What is Stamped Concrete?

Stamped concrete involves pouring slab concrete for driveways, walkways, patios, etc., and then impressing both patterns and textures onto the concrete before it is fully dry. For many years, a lesser form of stamped concrete was often seen that merely duplicated patterns. But the newer types of stamped concrete impart textures that duplicate many different surfaces such as cobblestones, brick, pavers, wood, seashells, and more. Also, pigment is usually added to stamped concrete to further duplicate the look of such patterns.

Why Stamped Concrete Instead of the Original Surfaces?

Brick, pavers, and cobbles look great, but since they form a surface of many interlocking pieces, they are susceptible to frost-heave and other changes in the underlying surface. Sometimes this can be good, if you’re trying to cover an uneven surface–the brick, pavers, stone, or pavers will conform to the surface. But if you have a good, flat, and level undersurface, you’ll want your concrete to be laid the same way. Reinforcing rods within the stamped concrete help to tie the pavement together and strengthen it. Also, bricks, pavers, cobbles, etc. allow for weed to grow up through the cracks. Since stamped concrete is a solid, continuous surface, nothing can grow up through the “cracks.” As you may already know, the “cracks” in stamped concrete are simply impressions in the concrete that only partially go through the surface.

Does Stamped Concrete Look as Good as Brick, Pavers, Cobbles, etc?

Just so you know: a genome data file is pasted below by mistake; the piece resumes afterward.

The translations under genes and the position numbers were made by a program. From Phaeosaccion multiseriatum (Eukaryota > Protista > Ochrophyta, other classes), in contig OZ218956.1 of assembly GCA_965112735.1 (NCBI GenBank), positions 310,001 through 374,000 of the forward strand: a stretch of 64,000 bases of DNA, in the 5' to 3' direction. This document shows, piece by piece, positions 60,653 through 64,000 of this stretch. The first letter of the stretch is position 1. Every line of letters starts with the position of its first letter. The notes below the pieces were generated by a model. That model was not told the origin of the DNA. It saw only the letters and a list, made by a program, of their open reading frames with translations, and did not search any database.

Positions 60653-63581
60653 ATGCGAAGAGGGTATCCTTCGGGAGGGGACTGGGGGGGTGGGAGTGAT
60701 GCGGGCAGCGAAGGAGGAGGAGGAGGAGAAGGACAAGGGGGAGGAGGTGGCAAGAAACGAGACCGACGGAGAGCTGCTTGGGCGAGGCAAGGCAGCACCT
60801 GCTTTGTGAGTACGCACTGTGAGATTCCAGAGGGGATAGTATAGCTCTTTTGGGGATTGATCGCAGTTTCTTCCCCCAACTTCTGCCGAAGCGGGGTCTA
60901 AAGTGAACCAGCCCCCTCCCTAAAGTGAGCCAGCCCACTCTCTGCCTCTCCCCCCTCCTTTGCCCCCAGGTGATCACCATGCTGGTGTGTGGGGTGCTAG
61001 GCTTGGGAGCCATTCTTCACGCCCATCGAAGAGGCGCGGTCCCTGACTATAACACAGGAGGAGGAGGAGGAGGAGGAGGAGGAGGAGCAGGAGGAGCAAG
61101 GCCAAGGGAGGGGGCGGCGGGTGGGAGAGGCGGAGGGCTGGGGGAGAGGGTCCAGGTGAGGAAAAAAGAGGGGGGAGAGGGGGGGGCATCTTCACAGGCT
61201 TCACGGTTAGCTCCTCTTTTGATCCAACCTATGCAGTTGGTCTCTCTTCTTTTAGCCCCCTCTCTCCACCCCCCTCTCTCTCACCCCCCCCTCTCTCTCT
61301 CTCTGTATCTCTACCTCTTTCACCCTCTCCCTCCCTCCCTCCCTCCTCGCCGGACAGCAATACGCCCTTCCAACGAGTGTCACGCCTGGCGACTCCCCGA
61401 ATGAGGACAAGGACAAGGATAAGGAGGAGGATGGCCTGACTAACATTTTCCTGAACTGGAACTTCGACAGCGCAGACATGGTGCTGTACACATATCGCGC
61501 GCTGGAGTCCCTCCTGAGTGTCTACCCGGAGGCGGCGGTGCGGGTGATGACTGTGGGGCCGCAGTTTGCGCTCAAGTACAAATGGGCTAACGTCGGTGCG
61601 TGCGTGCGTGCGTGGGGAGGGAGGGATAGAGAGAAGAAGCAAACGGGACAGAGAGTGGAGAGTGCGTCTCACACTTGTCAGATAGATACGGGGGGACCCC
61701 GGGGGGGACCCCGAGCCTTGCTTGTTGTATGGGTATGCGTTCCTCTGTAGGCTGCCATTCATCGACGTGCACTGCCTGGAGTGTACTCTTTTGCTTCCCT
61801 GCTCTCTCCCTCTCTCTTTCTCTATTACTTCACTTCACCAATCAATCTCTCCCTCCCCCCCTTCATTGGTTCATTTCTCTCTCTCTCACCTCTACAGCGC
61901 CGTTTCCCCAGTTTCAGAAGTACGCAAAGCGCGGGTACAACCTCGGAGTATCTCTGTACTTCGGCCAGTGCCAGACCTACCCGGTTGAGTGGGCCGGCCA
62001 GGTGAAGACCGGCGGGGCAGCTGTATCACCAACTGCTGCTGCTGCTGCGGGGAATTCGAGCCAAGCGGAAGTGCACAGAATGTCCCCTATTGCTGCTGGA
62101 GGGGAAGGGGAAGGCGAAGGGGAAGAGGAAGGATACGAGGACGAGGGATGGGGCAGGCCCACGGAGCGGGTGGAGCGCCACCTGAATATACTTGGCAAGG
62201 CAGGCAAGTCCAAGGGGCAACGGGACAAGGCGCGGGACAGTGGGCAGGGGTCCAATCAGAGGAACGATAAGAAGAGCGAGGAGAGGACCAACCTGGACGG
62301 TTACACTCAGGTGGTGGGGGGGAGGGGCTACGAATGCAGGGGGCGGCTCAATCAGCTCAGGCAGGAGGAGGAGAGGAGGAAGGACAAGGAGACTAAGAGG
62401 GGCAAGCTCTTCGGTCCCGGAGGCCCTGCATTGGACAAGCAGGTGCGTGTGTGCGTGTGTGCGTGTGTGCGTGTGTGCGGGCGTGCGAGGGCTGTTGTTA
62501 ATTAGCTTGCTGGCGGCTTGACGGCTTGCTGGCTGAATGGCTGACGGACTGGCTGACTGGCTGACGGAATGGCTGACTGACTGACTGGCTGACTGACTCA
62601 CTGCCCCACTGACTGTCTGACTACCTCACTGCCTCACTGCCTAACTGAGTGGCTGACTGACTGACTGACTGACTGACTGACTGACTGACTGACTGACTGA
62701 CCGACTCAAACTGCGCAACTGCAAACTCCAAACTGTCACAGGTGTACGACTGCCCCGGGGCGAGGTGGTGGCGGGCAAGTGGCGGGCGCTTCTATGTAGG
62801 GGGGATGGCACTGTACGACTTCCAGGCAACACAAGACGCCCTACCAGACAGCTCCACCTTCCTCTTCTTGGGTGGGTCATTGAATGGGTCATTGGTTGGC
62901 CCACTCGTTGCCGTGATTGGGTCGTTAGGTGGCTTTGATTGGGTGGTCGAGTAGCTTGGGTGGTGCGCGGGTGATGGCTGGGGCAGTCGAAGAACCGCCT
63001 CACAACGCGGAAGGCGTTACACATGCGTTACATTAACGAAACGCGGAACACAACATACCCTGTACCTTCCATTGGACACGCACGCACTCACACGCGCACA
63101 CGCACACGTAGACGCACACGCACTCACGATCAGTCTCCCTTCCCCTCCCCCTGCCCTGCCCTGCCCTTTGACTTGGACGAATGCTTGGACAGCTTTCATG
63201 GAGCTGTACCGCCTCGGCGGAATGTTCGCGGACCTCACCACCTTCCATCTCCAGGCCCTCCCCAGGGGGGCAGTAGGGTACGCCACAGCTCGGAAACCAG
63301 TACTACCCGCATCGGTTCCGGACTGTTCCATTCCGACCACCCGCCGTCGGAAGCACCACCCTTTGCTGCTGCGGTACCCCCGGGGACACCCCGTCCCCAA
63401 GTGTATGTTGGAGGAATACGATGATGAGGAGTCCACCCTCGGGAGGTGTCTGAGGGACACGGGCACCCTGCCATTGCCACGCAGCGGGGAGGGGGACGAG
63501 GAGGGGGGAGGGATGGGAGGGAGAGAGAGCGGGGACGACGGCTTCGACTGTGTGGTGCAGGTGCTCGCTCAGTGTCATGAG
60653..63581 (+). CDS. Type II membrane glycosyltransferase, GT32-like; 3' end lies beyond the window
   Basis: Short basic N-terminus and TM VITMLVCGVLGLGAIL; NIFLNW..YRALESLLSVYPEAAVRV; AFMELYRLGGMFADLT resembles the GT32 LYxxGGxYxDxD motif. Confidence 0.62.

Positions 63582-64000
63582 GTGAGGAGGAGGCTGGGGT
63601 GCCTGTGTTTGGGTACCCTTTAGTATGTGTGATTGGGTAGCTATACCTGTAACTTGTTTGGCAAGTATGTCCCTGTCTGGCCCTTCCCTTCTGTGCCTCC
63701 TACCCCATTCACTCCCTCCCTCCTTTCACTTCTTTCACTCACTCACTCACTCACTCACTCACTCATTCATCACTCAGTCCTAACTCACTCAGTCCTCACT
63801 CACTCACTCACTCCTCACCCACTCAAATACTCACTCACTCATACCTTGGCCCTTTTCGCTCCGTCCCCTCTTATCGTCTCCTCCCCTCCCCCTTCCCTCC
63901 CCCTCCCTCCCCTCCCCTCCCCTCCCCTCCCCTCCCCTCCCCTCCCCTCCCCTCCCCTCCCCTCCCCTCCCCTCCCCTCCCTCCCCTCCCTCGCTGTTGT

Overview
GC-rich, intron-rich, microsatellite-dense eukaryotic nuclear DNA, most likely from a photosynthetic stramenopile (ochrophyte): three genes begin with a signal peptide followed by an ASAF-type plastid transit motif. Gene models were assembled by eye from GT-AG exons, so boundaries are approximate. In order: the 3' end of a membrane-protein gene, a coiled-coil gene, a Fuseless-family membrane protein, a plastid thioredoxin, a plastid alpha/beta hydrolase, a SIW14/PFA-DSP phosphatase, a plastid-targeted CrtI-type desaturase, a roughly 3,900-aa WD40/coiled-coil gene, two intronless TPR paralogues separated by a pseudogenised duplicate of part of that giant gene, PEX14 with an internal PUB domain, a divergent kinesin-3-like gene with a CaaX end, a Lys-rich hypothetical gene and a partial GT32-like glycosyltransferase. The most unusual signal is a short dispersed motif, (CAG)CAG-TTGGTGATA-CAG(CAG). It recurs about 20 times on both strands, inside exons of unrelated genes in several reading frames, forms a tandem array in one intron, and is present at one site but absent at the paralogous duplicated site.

It’s all in the eye of the beholder, but in my view it does not. Aesthetically, it’s a close second. I have seen stamped concrete that attempts to duplicate the look of exterior wood plank flooring. It looks great on its own terms, but it can never be mistaken for the real thing. As such, you may want to choose stamped concrete that isn’t trying so hard to duplicate something else. Stamped concrete can have any number of patterns, textures, and colors.

Can I “Do it Yourself” Stamped Concrete?

Not recommended. The process of laying stamped concrete is almost an art. Not only that but special tools and an experienced crew of up to four people are needed. Save yourself the frustration and find a good concrete contractor who has experience in laying stamped concrete.

What’s the Process of Laying Stamped Concrete?

In brief, stamped concrete is laid like this:

  • Place the concrete. Concrete should be no less than four inches thick.
  • Add color. Color is added either in the mixer or after concrete placement. The first method is called “integral coloring” and the second method is called “broadcast or surface coloring.” Broadcast coloring involves evenly spreading dry color across the surface of the concrete.
  • Apply release agent. Release agent allows the texturizing mats to come off without taking off concrete.
  • Lay mats. Texturizing mats are laid in succession. Since there are usually not enough mats to cover the entire surface, when one is finished it is applied to another area of the concrete.
  • Let dry 24 hours.
  • Pressure wash the release agent off.

Clear sealing.